The rest? Dulce Vita in Golders Green is OK. The Kanteen in Brent Cross is tasty but nothing special, and Orli is great for a Saturday shakshuka. Don’t know what that is? You’ve not been watching enough Ottolenghi.
Although not quite restaurants, the legendary kosher bakers of London deserve a place in this roundup. The awards are as follow: The Best Bagel prize goes to Grodzinski in Golders Green; the Best Pitta Bread provider has to be Mr Baker in Hendon; the Best Challah is the heaven-like stuff from Daniels in Temple Fortune; and the Best Late Night Bakery is, without doubt, Carmelli’s in Golders Green.
With prawns and pork off the menu, kosher Chinese doesn’t exactly have a head start. However that hasn’t stopped a couple of really good places from popping up. The best has to be Met Su Yan which has branches in Golders Green and Edgware and serves up a delicious crispy shredded beef. A close second is Kaifeng, in Hendon, which does a mean chicken and sweetcorn soup.
Take your parents
Since the loss of Bevis Marks restaurant which Kosher London still mourns sorrowfully there's really one main contender for a quality Kosher upmarket restaurant. Downstairs in Reubens on Baker Street, whose world famous salt beef is to die for. That's' got to be your main, but just before go for a Kosher classic, Chicken Soup with lockshen and kneidlach, AKA Jewish penicillin.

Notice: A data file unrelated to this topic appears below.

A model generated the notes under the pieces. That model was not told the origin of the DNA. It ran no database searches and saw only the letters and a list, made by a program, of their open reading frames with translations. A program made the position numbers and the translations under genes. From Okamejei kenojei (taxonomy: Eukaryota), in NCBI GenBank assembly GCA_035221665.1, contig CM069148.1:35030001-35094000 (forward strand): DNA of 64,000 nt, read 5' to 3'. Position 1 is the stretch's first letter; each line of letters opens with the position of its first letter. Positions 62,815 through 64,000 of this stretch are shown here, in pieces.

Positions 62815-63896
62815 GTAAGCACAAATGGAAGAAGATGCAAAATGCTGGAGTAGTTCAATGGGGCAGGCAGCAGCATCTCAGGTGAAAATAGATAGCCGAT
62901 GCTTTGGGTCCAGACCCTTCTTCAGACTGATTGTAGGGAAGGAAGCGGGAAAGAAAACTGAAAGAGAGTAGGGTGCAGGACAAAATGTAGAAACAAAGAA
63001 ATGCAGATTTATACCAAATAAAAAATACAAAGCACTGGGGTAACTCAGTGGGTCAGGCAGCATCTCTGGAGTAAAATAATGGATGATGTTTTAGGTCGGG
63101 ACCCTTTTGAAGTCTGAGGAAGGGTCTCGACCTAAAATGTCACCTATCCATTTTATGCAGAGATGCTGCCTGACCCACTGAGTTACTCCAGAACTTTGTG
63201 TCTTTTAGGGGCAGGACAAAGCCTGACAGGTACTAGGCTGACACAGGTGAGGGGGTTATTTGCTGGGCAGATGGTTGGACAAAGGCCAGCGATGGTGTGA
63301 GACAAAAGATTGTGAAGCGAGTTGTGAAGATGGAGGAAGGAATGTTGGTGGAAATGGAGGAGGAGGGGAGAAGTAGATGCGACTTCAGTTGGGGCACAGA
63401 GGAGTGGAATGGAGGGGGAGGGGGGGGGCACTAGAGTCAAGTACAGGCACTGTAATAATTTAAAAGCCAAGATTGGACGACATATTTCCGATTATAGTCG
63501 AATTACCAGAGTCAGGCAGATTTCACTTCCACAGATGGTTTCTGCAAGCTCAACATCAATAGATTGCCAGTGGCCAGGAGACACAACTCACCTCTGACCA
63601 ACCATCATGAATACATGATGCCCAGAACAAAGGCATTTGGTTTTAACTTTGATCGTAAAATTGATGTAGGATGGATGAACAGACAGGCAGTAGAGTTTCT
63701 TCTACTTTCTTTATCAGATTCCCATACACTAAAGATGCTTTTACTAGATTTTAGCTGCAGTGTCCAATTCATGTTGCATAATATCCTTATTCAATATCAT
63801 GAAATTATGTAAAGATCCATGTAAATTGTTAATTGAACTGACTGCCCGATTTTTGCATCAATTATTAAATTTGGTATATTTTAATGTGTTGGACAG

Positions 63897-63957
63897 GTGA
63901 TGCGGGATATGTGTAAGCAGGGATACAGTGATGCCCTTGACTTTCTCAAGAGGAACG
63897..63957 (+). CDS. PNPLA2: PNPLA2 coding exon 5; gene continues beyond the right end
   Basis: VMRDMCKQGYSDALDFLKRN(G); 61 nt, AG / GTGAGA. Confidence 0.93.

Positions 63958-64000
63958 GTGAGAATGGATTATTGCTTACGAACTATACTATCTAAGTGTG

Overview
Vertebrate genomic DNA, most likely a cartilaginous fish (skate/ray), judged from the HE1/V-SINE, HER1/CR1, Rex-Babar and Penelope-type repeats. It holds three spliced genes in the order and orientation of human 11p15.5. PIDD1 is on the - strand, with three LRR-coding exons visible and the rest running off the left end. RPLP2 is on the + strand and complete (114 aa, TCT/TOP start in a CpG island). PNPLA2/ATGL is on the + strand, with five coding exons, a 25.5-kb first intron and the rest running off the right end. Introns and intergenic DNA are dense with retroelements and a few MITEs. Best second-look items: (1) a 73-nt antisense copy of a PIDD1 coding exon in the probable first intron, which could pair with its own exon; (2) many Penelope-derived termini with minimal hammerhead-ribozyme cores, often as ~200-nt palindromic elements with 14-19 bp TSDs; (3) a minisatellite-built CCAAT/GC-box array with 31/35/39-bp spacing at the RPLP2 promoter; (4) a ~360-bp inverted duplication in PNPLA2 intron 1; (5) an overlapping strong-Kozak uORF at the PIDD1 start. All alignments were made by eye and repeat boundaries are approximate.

If your parents are bored of continually heading to Reubens, why not try out Eighty-Six in Hendon. It's got a real Parisian feel to the place which differentiates it from the rest of Kosher London.
- Slice - Big pizzas, average toppings
- Kwok - We're slightly suspect of any restaurant that relies solely on serving non-GM food for marketing purposes
- Pepper Grill - Average, very kosher
- La Fiesta - Argentinian meat restaurant
- Maxim - If you can get past the eye-wateringly garish decor it’s quite good
- Pizaza - The best kosher pizza in town (has a sister branch in Hendon)
- Novellino - A kosher stalwart, it closed and then came back. We've not been
- SoYo - It has astroturf flooring, not sure...
- King Georgie - Do a great cheap lunch deal
- Parkside - More kosher than the Chief Rabbi’s kneidlach
- Tasti Pizza - Serves only three types of pizza. Not in that provincial Naples style, but in the do you want mushrooms, peppers or tomatoes way
- White Fish - Bland name, better food
- Adams - According to the website ‘Adam's kids menus is the dream of every child’. Make of that what you will
For more information on kosher dining in the capital, check out the London Kosher Guide.
By Reuben Sagar.
This article is part of our Best of London Food and Drink series. Visit the page for more recommendations of where to enjoy the capital's top food and drink, categorised by cuisine, food type and more.